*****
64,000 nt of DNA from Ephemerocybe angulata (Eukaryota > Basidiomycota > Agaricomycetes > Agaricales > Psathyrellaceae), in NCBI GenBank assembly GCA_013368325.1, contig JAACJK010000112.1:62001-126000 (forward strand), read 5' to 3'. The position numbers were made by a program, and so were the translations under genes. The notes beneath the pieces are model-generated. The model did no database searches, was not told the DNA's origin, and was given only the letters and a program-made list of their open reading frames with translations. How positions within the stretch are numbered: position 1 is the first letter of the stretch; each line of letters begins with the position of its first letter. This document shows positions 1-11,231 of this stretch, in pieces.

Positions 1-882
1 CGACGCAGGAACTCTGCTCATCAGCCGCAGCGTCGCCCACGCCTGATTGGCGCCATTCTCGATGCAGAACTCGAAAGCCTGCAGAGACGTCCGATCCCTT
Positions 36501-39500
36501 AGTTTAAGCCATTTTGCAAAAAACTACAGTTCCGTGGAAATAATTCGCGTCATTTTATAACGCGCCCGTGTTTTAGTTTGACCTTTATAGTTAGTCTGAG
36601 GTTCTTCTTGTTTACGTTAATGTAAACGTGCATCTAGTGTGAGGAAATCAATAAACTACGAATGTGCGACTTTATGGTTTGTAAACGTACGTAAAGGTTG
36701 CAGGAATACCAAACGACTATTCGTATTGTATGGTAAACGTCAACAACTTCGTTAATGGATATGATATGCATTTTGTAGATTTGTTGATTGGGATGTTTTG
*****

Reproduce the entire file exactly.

64,000 nt of DNA from Ephemerocybe angulata (Eukaryota > Basidiomycota > Agaricomycetes > Agaricales > Psathyrellaceae), in NCBI GenBank assembly GCA_013368325.1, contig JAACJK010000112.1:62001-126000 (forward strand), read 5' to 3'. The position numbers were made by a program, and so were the translations under genes. The notes beneath the pieces are model-generated. The model did no database searches, was not told the DNA's origin, and was given only the letters and a program-made list of their open reading frames with translations. How positions within the stretch are numbered: position 1 is the first letter of the stretch; each line of letters begins with the position of its first letter. This document shows positions 1-11,231 of this stretch, in pieces.

Positions 1-882
1 CGACGCAGGAACTCTGCTCATCAGCCGCAGCGTCGCCCACGCCTGATTGGCGCCATTCTCGATGCAGAACTCGAAAGCCTGCAGAGACGTCCGATCCCTT
Positions 36501-39500
36501 AGTTTAAGCCATTTTGCAAAAAACTACAGTTCCGTGGAAATAATTCGCGTCATTTTATAACGCGCCCGTGTTTTAGTTTGACCTTTATAGTTAGTCTGAG
36601 GTTCTTCTTGTTTACGTTAATGTAAACGTGCATCTAGTGTGAGGAAATCAATAAACTACGAATGTGCGACTTTATGGTTTGTAAACGTACGTAAAGGTTG
36701 CAGGAATACCAAACGACTATTCGTATTGTATGGTAAACGTCAACAACTTCGTTAATGGATATGATATGCATTTTGTAGATTTGTTGATTGGGATGTTTTG